imageIT is a fact that if there is one facet in life which is uncertain, it’s change. Whether we like it or not, changes occur in our lives, sometimes in the most unexpected moment.
Whatever changes occur in our lives, it is of paramount importance that we would be able to embrace it. “Book of Gold, Wise Ways to Health, Wealth and Happiness: 365 Daily Reflections to Enrich your Life” author Lilian Too, observes that not enough people think seriously about the inconstancy of life. They assume that things will never change, that circumstances will always stay as they are, until something tragic happens.
Too cites this scenario by saying: “Few of us anticipate our partner walking out on us, or being told we no longer have a job or losing a loved one forever and then it is too late. Picking ourselves up again will be that much harder for in our complacency we grow an attachment that sets the stage for intense suffering. It can lead to immobility when our lives get ripped apart.”
Dr. Trevor Powell, author of the book, “Stress Free Living,” has his own perspective too. He writes: “Changes, both big and little, sudden and gradual, affect your life from the moment you are born. You can learn to cope up with the small changes, but major life events can be stressful, because they disturb your routine and cause upheaval. If a major change occurs in your life, such as getting married or the death of someone close- a parent, child or partner- you have to rearrange the map of your life and adjust your internal circuit.”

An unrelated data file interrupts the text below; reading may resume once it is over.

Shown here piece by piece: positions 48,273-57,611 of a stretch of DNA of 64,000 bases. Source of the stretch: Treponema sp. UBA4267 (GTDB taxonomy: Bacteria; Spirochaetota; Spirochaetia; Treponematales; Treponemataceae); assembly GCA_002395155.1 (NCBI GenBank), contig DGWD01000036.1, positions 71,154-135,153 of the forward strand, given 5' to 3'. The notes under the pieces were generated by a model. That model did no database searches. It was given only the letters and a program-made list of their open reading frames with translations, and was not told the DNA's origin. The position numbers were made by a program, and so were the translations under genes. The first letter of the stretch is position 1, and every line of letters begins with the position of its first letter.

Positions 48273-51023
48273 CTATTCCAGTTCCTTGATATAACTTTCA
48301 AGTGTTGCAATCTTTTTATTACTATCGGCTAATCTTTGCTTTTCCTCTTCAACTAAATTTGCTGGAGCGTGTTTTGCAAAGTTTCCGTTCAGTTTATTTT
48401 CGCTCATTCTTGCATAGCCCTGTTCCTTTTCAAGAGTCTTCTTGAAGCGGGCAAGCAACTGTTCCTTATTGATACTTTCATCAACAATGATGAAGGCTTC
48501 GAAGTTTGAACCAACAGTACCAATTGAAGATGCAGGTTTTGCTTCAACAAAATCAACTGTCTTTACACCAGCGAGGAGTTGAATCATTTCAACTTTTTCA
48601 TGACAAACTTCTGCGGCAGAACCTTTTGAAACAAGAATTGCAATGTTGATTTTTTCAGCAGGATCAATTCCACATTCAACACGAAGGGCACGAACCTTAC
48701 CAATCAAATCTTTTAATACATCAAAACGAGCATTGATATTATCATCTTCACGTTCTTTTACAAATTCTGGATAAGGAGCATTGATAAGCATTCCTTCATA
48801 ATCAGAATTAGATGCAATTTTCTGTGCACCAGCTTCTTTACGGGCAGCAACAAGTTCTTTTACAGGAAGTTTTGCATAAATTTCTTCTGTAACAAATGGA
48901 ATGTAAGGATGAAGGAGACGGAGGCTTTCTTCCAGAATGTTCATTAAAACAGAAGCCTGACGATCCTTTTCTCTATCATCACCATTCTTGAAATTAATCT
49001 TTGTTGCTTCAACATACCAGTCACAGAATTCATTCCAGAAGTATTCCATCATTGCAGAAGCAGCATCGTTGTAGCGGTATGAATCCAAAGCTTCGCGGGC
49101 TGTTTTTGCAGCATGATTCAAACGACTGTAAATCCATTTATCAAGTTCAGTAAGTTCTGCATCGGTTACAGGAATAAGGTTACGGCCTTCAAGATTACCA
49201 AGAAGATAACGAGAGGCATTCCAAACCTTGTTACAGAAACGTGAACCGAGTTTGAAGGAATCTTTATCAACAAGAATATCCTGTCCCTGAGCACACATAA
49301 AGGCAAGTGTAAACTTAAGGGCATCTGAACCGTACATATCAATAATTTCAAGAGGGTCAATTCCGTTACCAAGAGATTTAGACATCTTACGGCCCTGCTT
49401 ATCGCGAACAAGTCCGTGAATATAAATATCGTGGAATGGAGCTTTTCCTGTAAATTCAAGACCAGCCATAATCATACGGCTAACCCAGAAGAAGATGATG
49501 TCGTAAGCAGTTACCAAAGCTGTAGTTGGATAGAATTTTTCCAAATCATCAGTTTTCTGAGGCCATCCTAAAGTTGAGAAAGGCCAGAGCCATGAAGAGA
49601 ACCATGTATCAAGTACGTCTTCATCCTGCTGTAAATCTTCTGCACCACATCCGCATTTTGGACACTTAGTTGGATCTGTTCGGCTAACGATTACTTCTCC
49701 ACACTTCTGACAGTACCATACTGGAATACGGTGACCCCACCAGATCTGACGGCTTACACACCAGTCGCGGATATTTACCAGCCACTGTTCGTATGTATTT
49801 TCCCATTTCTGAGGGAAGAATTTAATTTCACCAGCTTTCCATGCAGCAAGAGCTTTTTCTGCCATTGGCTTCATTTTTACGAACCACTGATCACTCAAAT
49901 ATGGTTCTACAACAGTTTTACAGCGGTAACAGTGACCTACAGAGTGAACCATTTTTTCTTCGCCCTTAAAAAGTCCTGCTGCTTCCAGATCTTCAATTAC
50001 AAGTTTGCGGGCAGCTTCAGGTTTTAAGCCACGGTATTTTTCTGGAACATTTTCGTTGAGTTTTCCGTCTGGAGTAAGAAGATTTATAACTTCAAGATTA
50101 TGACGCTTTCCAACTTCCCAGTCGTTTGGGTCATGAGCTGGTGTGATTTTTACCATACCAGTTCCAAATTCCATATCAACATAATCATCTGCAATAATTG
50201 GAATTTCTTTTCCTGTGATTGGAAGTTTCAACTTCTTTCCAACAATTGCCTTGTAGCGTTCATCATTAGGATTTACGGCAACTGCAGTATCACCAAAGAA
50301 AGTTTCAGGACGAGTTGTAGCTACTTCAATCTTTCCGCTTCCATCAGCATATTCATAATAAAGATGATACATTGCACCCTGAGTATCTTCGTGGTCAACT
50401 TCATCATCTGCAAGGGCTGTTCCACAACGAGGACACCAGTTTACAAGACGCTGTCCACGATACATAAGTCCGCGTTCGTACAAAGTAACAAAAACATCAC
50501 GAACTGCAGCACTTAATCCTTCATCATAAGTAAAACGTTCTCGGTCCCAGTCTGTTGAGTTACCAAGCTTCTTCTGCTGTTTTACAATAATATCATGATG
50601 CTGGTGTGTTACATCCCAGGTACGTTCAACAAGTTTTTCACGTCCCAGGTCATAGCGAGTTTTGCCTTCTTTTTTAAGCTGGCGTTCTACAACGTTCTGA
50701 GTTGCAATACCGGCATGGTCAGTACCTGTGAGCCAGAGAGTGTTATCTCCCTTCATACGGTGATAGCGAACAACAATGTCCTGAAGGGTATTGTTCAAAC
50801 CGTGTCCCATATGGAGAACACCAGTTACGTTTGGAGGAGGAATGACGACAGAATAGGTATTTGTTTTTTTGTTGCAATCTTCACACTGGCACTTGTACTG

Since being able to accept change can lead to emotional problems like depression, anger, resentment, or the inability to forgive. Powell offers the following ways to prepare oneself when changes occur.

  • Develop a positive attitude. Examine your attitude to change. Try to see it as opportunity and challenge that will make you a stronger and better person.
  • Find out as much as you can. The more information you have about the change, the more prepared you will be to deal with it, and therefore the less likely you will be to worry. Take time to think the whole matter over in a structured way, rather than worrying about details.
  • Express your feelings. Own up to your fears and excitement about the change both to friends and to yourself. Avoid thoughts based on “should,” such as “I should be used to this now.
  • Develop a plan of action. Ask yourself how you can improve the situation. Look for potential losses and gains, then look at ways maximizing the losses. Try to visualize the result you want to achieve, then work out what you need to do to get there.
  • Look after your health. It is important to eat well during periods of change. Take plenty of exercise.
  • Rally your support network. Tell your friends and family how you feel about the change
  • Don’t take on too much. Learn how to delegate and say “no” to extra daily commitments.
  • Relax. Take time out to get away from the situation and allow emotional repair.